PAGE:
France stands out for its mediocrity in protecting marine biodiversity. Although our country is the world’s second largest maritime power after the United States, we rank 17th in regards to our ratio of marine protected areas (MPAs): unlike the United States, which protects 23% of its EEZ (Exclusive Economic Zone), or the United Kingdom, which sanctuarized 39% of its waters (see the MPA Atlas), France protects less than 4% of its waters. These protected areas are mostly located in remote areas such as the Southern Ocean.
In metropolitan France, far from the announcements made with much fanfare by President Macron stating that France protects “more than 30%” of its marine territory, the percentage of protection drops to almost non-existent levels: in the Channel as well as in the Atlantic and North Sea, only 0.005% of French waters are fully protected.
Therefore, although marine protected areas (MPAs) are essential solutions for restoring oceanic biodiversity, marine habitats and the planet’s climate, it is now obvious that their current implementation is a failure: the vast majority of so-called “protected” marine areas are not protected at all.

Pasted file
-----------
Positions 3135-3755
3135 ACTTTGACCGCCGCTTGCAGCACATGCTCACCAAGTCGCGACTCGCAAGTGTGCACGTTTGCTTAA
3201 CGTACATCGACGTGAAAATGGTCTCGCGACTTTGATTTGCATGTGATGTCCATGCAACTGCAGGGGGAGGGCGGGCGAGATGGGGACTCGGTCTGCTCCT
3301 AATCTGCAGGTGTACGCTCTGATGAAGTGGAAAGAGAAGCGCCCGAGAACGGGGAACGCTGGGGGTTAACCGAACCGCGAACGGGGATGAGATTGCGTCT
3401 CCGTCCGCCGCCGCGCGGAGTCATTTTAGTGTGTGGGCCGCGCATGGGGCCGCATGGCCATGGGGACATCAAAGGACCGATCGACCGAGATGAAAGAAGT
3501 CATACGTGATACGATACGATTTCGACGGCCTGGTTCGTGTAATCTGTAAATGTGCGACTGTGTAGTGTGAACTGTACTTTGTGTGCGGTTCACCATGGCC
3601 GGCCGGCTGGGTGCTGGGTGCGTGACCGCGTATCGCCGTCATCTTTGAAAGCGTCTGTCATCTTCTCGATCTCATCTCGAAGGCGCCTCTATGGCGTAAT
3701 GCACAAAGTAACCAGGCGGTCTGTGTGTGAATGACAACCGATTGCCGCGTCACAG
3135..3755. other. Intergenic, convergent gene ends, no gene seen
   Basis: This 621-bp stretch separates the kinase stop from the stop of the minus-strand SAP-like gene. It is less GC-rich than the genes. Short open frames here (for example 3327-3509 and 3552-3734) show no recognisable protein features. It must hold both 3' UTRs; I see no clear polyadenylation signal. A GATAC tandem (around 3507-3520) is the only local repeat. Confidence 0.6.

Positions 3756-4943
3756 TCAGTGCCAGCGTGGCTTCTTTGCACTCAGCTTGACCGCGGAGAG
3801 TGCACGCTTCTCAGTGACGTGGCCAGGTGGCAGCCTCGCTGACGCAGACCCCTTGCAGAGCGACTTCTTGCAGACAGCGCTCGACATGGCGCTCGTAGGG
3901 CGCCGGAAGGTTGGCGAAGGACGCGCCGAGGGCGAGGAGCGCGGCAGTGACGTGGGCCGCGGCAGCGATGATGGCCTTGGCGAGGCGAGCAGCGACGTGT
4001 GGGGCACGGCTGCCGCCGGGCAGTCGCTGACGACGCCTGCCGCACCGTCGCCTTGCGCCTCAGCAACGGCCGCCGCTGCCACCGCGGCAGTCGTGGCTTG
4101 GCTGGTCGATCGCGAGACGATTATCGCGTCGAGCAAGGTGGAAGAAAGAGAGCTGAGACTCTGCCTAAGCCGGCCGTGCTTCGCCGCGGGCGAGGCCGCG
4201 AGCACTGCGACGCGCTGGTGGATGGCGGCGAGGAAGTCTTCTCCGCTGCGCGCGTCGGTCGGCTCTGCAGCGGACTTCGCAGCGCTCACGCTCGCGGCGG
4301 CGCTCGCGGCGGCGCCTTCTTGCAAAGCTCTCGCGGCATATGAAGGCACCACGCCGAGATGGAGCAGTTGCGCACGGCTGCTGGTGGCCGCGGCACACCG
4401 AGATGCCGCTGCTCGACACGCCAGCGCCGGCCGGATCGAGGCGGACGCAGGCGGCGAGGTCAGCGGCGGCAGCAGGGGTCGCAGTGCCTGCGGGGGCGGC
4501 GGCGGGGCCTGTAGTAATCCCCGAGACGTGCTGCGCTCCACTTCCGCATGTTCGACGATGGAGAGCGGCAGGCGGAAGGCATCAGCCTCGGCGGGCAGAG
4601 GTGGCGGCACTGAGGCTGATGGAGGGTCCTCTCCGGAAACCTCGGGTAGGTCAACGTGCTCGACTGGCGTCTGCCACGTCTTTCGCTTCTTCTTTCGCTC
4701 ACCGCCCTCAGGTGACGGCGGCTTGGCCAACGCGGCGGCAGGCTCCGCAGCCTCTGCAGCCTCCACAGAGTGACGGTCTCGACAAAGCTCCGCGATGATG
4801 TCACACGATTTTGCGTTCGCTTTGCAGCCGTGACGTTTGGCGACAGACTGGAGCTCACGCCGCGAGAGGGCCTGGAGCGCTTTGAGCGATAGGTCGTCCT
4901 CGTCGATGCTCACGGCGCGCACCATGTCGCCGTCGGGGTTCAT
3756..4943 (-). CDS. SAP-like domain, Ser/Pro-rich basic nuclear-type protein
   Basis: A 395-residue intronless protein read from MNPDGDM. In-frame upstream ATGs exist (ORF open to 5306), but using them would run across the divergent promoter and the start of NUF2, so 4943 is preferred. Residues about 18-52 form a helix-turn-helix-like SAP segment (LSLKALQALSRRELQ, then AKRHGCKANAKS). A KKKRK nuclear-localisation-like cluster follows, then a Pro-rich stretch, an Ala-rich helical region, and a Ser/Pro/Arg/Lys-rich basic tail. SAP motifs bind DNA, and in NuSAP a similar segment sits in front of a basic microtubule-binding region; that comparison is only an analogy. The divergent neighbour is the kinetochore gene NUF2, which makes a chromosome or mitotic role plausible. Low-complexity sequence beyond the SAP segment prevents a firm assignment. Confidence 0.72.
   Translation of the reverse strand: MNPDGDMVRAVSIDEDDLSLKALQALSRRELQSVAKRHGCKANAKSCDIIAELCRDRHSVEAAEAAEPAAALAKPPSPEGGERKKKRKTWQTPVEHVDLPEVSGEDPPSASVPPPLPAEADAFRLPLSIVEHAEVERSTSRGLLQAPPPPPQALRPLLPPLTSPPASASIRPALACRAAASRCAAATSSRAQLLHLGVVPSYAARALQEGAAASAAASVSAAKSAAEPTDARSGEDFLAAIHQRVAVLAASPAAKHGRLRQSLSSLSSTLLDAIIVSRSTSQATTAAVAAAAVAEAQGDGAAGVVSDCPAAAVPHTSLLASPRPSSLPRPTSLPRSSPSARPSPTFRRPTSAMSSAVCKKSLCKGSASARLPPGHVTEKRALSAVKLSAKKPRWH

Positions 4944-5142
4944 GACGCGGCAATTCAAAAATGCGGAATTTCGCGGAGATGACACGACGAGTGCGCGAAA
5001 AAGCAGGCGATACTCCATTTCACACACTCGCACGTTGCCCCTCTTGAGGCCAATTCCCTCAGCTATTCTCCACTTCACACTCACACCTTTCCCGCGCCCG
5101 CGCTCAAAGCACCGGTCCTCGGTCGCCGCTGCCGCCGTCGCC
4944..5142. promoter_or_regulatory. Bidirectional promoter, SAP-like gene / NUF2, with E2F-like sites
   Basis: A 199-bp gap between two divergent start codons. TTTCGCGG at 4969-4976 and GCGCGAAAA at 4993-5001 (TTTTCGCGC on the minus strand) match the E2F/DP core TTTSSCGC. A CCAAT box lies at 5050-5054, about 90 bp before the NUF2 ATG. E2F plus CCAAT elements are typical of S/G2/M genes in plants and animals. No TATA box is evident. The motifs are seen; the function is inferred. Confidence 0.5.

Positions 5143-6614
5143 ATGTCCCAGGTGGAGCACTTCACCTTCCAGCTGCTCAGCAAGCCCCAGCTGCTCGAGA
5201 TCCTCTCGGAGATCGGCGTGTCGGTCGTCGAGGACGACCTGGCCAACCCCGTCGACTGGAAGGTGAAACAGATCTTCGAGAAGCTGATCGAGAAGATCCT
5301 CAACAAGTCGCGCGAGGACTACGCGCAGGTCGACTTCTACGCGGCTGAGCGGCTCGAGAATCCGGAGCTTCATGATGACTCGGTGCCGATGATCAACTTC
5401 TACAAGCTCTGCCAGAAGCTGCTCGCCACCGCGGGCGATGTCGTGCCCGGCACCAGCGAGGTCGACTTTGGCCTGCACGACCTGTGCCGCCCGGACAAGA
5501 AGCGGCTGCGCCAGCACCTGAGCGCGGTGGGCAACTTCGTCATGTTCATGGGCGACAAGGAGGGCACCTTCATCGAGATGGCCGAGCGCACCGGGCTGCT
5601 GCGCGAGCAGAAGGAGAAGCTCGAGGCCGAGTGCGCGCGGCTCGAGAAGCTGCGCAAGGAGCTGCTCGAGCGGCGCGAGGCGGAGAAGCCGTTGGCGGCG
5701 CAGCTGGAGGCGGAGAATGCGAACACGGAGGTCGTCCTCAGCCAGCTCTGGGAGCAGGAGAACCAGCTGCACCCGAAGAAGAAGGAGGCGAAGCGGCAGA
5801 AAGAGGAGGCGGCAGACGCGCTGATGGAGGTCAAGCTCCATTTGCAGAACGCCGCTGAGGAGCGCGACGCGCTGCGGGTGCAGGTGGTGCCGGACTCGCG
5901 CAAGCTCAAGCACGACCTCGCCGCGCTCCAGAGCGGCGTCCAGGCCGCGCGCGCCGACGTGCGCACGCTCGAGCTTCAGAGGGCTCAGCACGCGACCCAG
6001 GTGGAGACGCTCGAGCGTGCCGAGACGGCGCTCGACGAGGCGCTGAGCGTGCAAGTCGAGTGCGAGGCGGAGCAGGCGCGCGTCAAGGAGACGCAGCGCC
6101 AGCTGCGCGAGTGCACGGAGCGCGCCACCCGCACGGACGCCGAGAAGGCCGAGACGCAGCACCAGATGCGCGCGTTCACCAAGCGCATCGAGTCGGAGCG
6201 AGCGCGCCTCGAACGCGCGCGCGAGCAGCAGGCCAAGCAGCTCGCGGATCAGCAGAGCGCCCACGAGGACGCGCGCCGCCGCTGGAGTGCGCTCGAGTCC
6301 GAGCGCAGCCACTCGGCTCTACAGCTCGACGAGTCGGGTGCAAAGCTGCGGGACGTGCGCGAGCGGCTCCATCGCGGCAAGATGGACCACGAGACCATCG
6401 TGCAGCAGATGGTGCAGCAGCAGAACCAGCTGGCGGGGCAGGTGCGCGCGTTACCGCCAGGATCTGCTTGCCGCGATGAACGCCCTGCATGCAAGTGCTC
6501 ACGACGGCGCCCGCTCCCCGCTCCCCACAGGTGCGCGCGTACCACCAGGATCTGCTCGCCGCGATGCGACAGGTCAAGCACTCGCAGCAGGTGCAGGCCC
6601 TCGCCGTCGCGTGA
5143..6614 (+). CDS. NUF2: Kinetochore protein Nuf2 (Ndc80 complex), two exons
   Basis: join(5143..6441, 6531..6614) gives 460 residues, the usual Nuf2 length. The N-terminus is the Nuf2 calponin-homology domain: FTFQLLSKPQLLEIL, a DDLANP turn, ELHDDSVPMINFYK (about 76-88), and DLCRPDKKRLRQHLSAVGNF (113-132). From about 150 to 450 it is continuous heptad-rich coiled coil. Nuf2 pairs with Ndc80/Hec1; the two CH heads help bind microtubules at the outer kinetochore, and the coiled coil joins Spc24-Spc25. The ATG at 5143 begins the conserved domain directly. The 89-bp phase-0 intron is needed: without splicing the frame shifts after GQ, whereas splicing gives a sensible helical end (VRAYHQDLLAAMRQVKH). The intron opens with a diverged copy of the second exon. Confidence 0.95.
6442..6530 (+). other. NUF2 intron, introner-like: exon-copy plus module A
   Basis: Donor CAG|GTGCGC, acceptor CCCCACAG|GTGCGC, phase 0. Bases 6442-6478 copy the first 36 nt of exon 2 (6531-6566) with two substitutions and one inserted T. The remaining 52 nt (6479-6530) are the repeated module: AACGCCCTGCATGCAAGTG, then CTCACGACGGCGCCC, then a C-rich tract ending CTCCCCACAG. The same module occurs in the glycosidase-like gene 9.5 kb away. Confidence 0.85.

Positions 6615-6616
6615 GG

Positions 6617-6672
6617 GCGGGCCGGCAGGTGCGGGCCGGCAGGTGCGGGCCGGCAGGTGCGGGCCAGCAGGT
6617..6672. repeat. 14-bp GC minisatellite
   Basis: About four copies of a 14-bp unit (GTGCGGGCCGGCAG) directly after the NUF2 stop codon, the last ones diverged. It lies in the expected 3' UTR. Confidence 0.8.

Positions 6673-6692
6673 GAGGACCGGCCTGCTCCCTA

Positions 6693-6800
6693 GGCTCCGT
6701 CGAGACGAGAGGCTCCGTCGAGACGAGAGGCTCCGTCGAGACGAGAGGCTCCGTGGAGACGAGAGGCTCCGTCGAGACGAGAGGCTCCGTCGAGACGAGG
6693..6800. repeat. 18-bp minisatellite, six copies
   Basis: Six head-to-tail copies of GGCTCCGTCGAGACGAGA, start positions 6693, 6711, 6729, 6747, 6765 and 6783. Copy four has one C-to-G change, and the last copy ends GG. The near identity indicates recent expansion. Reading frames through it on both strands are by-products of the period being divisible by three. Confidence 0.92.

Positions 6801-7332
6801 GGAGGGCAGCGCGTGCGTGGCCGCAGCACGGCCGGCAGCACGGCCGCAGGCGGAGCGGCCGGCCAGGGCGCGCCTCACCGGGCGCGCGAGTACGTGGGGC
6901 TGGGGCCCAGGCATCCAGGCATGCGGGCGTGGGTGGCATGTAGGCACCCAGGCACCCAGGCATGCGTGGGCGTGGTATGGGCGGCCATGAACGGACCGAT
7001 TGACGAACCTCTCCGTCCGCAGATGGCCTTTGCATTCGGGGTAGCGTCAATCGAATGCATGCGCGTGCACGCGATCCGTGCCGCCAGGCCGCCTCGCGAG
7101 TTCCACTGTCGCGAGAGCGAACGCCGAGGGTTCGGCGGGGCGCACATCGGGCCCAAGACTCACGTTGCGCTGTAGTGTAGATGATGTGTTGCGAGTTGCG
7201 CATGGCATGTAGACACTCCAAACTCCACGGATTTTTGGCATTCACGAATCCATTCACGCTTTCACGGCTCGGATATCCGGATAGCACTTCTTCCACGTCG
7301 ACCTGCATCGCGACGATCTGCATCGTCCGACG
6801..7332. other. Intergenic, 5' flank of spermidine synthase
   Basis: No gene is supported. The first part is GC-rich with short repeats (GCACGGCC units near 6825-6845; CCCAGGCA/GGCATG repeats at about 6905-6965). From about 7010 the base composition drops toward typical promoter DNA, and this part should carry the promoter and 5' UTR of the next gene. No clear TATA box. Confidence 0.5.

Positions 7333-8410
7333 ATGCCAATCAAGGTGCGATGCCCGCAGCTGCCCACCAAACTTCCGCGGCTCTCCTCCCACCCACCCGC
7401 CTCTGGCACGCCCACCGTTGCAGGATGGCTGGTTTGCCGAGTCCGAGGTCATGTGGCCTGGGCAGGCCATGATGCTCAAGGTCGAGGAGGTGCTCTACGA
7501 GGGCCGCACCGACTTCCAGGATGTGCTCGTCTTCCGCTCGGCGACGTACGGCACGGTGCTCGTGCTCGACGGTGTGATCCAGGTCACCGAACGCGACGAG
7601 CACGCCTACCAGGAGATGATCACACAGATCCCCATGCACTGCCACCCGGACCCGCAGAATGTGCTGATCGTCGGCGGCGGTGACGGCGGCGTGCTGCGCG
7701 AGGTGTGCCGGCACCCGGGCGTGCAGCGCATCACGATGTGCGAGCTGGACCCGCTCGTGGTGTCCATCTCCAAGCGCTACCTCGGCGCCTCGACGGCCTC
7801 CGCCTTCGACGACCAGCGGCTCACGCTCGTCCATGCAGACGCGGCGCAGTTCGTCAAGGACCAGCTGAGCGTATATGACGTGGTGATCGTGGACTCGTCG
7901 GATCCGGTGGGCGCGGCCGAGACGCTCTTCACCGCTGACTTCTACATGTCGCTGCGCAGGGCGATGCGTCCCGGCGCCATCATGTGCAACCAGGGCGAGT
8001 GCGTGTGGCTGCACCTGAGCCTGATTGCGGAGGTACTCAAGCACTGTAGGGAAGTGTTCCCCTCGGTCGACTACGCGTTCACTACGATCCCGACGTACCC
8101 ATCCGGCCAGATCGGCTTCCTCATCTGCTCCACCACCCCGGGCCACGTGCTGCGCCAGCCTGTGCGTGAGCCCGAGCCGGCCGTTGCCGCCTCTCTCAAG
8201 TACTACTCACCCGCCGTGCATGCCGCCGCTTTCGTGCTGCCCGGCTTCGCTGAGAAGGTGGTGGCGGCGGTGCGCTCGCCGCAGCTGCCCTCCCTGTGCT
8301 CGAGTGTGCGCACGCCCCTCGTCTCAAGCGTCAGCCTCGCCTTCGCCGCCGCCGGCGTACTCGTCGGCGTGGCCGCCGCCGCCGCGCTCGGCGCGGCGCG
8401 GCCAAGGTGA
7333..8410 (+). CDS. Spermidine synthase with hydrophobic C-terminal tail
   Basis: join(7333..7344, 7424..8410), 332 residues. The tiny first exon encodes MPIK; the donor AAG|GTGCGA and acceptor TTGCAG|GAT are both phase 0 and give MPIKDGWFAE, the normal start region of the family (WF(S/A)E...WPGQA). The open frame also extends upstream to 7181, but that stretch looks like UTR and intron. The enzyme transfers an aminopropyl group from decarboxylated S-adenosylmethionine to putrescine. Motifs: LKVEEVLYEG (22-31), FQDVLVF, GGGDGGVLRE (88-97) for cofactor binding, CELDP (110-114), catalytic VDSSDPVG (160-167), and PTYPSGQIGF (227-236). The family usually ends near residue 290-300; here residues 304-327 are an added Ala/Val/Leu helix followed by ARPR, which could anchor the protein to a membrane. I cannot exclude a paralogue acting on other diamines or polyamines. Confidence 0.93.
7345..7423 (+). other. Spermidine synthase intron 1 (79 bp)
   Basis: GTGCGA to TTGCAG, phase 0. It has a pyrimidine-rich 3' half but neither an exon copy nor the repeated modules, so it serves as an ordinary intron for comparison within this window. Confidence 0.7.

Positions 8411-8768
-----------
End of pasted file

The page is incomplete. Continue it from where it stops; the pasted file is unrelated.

In 2009, after obtaining France’s commitment to protect 20% of its EEZ, half of which in strict “no-take” zones, BLOOM is re-engaging itself in the fight for MPAs, faced with the obvious fact the State failed in its mission.
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Our latest updates
- 7 October 2022 : Bloom sues the French government’s MPA definition before the State Council
- 12 September 2022 : Over 250 scientists call on European institutions and Member States to ban destructive fishing practices and industrial activities in marine protected areas
- 8 June 2022 : Bloom opposes a decree that reveals Emmanuel Macron’s environmental cynicism